Besanges are small, graceful sores that stand up to 16 or 17 inches at the shoulder. They are recognizable by their shiny short coat, tightly curled tail, and wrinkled foreheads and expressive almond-shaped eyes that convey a variety of subtle, human emotions.
Besanji is a beautiful sight at a standstill, but yet more impressive in a fast trot when he performs the long, smooth strands of mini-racehorse. And yes, it’s true, they don’t bark, but they know their feelings with an asymmetrical sound that is described as something between a turtle and a yodel. Basenjis is fast and will dress himself like cats. It is called a “cult breed” in numbers, but they are fortunate enough to be in themselves that do so with devotion.
Basenji is the oldest AKC breed title contender. Palaeontologists tell us that at first domesticated dogs looked like basangiens. They were already well placed on bringing the Nile River from inner Africa as a gift to the Pharaohs of ancient Egypt. Besanji is depicted in ancient Egyptian artifacts, and traces of the breed can also be seen in ancient Babylonian and Mesopotamian art.
This once powerful civilization collapsed centuries ago, but Besenji endured as a semi-wild dog living at the gateway of both the Nile and Congo rivers. The Africans rewarded Besanji as a prized hunter with deep vision, explosive speed and a highly developed sense of smell. Besanjis are called specialist vertical leapers, a skill developed for hunting in African grasslands. (An African breed’s name translates as “Jumping-up-and-down dog”) The living kingdom saw: “These dogs, despite their wildness, do little or no harm to the inhabitants. They are red-haired, have short bodies and have tails on their backs.”
Isolated in remote areas of the African continent for thousands of years, the unique Basenji became untouched by Western fads and fities. The breed that greatly influenced the Pharaoh was the same as that brought to the West in the late 1800s.
A breeding pair was brought to England in 1895, but died shortly thereafter. Another pair was brought to England in 1937. They were displayed as natural curiosities, and this previously unknown breed created such a sensation with the dog-loving British public that the police were called for crowd control. But, again, the tragedy occurred: a child of female and puppies died, leaving only the male, named Boise.
Boise was acquired by a Boston breeder who recently acquired a woman named Congo. This resulted in the birth of the first basengeis breed in the Americas. More dogs were gradually added to the gene pool, until finally, Besanji was established in the United States.
Besanji is a small, short-haired hunting dog from Africa. It is less supported and built lighter, appearing higher on the leg than its length. The wrinkled head is proudly carried on a well-arched neck and the tail is set high and curls. Elegant and graceful, the entire condemnation is one of poets and inquisitive vigilance. The balanced structure and smooth musculature enable it to move with ease and agility. Besanji hunts both sight and smell. Symptoms – Basanji should not bark but is not silent. Wrinkled foreheads, tightly curly tails and a fast, effortless gait (filled with a rune full of runes) are typical of the breed. Fault – Any departure from the following points should be considered a defect, and the severity with which the fault is considered must be in exact proportion to its degree.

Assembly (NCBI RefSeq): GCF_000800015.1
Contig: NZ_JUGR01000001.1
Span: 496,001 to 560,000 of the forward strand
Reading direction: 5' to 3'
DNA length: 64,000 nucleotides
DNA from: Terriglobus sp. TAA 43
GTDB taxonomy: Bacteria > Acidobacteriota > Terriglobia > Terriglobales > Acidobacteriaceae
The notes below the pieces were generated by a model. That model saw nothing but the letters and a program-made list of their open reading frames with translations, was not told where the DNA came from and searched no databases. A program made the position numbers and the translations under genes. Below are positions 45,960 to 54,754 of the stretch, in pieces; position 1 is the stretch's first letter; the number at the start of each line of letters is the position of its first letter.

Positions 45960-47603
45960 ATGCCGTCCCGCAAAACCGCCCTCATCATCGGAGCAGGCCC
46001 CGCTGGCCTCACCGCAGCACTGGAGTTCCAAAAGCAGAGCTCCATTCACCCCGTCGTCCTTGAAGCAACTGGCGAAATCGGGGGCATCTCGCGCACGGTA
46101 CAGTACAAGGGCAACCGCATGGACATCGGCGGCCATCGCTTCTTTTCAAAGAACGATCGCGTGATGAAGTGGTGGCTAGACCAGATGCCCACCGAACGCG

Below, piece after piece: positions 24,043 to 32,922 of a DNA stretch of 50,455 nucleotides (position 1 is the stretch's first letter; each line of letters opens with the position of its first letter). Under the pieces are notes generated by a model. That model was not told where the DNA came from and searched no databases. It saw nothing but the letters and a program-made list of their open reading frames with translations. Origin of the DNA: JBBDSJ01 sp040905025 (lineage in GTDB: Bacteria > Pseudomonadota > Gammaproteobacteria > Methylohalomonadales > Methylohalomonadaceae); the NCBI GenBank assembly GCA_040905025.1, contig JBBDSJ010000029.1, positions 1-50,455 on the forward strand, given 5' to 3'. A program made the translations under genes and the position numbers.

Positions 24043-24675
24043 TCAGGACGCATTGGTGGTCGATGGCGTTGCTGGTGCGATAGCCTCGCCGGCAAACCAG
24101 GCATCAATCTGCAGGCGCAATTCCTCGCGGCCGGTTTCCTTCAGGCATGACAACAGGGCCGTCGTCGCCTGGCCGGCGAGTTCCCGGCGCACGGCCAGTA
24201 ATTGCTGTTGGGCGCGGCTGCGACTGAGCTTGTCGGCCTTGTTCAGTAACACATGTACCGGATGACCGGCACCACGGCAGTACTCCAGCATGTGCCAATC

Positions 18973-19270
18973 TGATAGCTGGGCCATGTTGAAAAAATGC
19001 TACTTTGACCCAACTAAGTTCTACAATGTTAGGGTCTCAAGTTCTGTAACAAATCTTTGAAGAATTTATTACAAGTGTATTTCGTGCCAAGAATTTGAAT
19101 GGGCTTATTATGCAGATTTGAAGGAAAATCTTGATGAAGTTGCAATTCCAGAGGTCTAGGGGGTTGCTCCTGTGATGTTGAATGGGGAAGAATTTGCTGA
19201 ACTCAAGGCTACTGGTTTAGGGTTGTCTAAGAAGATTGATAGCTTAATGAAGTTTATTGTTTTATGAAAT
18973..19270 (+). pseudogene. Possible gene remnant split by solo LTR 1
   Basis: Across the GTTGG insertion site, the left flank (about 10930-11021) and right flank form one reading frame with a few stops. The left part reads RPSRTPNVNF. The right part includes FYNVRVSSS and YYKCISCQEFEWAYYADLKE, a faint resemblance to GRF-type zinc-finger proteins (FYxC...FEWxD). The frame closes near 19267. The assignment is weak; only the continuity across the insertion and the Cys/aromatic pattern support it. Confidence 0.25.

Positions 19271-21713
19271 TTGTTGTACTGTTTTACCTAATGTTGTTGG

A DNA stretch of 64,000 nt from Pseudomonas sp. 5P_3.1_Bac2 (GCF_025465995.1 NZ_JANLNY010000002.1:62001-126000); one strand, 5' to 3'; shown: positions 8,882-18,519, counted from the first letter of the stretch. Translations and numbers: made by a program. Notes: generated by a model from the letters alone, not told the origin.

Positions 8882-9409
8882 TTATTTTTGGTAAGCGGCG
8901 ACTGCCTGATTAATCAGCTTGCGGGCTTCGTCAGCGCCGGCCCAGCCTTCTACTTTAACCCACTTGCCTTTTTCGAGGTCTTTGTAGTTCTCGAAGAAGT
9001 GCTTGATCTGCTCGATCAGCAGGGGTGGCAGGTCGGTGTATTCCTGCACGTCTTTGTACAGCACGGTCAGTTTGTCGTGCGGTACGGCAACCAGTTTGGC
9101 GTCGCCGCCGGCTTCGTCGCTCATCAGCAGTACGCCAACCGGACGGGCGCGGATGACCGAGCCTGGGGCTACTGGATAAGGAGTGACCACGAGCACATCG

The gestation period in lasts for 60-64 days
The primary period of the reproductive cycle of the female is called Proestrus and goes on for around 9 days. During this time the females begin to draw in males. The subsequent part is the Estrus when the bitch is receptive to the male. It goes on for around 3 to 11 days. The third part is the Diestrus. Usually, it happens around day 14. In this period the bitch’s discharge changes for distinctive red and reaching its end. The vulva gets back to average, and she will no longer allow mating. The fourth part called the Anestrus. The time span between heat periods ordinarily keeps going around a half year. The litter size ranges between 6 to 8 puppies at a time.
Besanji should perform well on high quality dog food, whether it is commercially manufactured or prepared with the supervision and approval of your vet. Any diet should be appropriate for the age of the dog (puppy, adult or senior). Some dogs are at risk of being overweight, so watch your dog’s calorie consumption and weight level. Treatment training can be an important aid, but giving too much can lead to obesity. Know which human foods are safe for dogs, and which are not. If you have any concerns about your dog’s weight or diet, check with your vet. Clean, fresh water must be available at all times.
Besanji is energetic, inquisitive and very active. A lot of regular exercise is required to keep them from getting bored. Boredom can lead to destructive behavior. Long play sessions in a well-fitted yard or safely on the lead are required. A besanji should never be let loose, as the breed’s tendency to hunt is too strong, and the dog may not be able to insist on escaping the chase. Giving the dog a structured outlet for those instincts and that pent-up energy can help tremendously; Many enjoy basenji, and excel in canine sports, such as greed courtyard, tracking, and obedience and agility.
Besanji are generally healthy dogs, and breeder screens responsible for health disorders such as hypothyroidism, a type of inflammatory bowel disease called IPSID and canine hip dysplasia. Gene tests are available to identify carriers of Fenoni syndrome, a kidney disorder, as well as progressive retinal atrophy, or PRA; Such tests allow breeders to plan breeding that will not produce those diseases. As with all breeds, a Besanji’s ears should be examined regularly, and teeth should be brushed frequently.
Recommended health tests from the National Breed Club: